American Alpine Jounrna and Accidents in North American Climbing

North, Middle, and South Trident Peaks

Antarctica, South Georgia

  • Climbs And Expeditions
  • Author: Stephen Venables
  • Climb Year: 2014
  • Publication Year: 2015

The 2014 Salvesen Range Expedition was an interesting winter experiment that completely failed to achieve any of its stated objectives. However, it remained hugely enjoyable, and we managed to snatch victory from the jaws of defeat by transferring successfully to the more amenable Allardyce Range, where we made first ascents of all three Trident peaks.

After sailing from the Falkland Islands in mid-August aboard the yacht Pelagic Australis, our first two attempts to access Salvesen Range proved impracticable as a result of weather conditions. Plan C saw us motoring to Larsen Harbor. Next day, the optimistic mountaineering team of Mark Dravers, David McMeeking, Nick Putnam, and I (all U.K.), Rodrigo Jordan (Chile), and Skip Novak (USA) began to pull 16 days of supplies from the head of the harbor toward the Philippi Glacier. In violent winds we only made it halfway up the slope, and with stronger southwesterlies forecast for at least the next five days, we decided to abandon the Salvesen Range and turn to Plan X: accessible day tours and a more ambitious camping trip into the Allardyce Range once the forecast improved. Perhaps needless to say, having now abandoned a project two years in the planning, we soon were blessed with immaculate weather.

After climbing a few small peaks, we sailed to Possession Bay, hoping to ski from there to Fortuna Bay via the Kohl Plateau. After two days we had skied up the Briggs Glacier to a camp at ca 850m below Middle Trident. Next day, September 4, was overcast and windy, so we stayed put, but the following day dawned perfect and we skied to the col between Middle and South Tridents. As Middle is the highest and most attractive, we opted to make this our first goal. It proved a classic alpine climb. An elegant, curling snow ridge led to a vertical step, which we bypassed by a 60m gully. A second, briefly vertical step of fine South Georgian choss, plastered in rime meringue, gave good sport. The ridge now eased and a final snowfield led to the spacious summit, marked 1,337m on the current map. There was a perfect cloud inversion and not a breath of wind: It was the best day in my six trips to the island.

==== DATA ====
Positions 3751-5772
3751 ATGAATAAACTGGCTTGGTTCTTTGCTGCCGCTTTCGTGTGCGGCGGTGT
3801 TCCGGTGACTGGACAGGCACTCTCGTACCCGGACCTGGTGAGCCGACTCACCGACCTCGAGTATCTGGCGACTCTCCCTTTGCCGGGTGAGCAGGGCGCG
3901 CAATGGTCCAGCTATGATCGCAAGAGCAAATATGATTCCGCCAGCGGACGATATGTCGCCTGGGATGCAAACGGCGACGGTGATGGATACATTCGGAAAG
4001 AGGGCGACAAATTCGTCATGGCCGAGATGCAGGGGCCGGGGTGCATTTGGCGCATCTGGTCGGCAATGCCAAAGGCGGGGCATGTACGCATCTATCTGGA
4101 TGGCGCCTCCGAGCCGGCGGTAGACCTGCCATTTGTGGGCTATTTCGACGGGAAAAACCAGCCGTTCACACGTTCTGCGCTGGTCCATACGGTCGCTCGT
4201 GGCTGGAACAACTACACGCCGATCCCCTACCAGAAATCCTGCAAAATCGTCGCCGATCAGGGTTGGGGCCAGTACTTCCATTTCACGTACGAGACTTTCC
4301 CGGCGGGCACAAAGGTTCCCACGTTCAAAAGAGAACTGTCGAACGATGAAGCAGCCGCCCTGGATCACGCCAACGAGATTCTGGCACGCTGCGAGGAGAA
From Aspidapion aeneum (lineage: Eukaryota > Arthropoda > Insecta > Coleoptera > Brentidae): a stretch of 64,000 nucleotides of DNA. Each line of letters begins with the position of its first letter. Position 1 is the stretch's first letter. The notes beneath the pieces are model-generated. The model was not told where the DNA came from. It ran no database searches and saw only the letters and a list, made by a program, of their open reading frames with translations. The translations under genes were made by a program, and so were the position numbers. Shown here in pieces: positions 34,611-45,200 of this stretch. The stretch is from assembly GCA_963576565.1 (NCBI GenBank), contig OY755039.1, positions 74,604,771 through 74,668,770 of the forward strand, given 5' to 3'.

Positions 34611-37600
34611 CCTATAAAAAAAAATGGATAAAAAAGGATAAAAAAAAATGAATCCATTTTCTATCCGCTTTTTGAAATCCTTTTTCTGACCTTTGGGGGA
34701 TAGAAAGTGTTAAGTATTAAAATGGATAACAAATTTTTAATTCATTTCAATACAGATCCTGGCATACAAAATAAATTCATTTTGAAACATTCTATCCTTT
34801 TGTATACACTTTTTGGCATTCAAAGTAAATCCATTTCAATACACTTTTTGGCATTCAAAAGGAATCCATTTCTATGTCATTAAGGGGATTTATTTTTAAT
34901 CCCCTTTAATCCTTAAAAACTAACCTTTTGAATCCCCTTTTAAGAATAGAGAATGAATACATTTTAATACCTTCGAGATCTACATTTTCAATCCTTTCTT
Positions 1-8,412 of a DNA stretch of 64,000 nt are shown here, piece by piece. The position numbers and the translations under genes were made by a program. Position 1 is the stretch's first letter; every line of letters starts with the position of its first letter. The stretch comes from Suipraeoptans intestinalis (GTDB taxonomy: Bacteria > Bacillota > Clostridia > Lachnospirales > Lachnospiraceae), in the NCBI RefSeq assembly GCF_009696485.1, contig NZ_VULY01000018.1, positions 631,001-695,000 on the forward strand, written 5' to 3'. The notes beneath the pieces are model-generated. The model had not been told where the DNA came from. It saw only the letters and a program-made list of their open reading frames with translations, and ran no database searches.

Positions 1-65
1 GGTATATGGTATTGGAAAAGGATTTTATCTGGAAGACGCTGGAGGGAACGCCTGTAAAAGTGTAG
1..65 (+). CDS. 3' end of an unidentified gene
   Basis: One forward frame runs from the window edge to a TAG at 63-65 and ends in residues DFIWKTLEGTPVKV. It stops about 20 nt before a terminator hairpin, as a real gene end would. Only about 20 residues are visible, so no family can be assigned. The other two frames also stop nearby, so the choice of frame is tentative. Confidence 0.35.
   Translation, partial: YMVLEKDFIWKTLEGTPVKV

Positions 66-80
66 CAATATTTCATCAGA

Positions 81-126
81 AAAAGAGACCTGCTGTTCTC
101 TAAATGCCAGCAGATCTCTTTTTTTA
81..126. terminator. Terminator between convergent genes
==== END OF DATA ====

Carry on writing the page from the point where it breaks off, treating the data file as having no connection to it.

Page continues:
The following day the campaign continued with the first ascent of South Trident. An easy snow shoulder, followed by 60m of rime over choss, led to a sporting summit nipple, where there was just room for each person to take turn standing atop. By lunchtime we had made it back to camp in deteriorating weather.

Next day was less good, so we made a predawn start, regained the col between middle and north peak, and from there Rodrigo led us through a whiteout up the final snow face to the northern summit. The following day, with a deteriorating forecast, we reluctantly retreated to Possession Bay, and the day after, September 9, the yacht picked us up. We have suggested naming the three previously unclimbed Trident peaks after Greek goddesses of the sea: Thetis, Thalassa, and Tethys.

Stephen Venables, U.K.

Click here to download the full expedition report.

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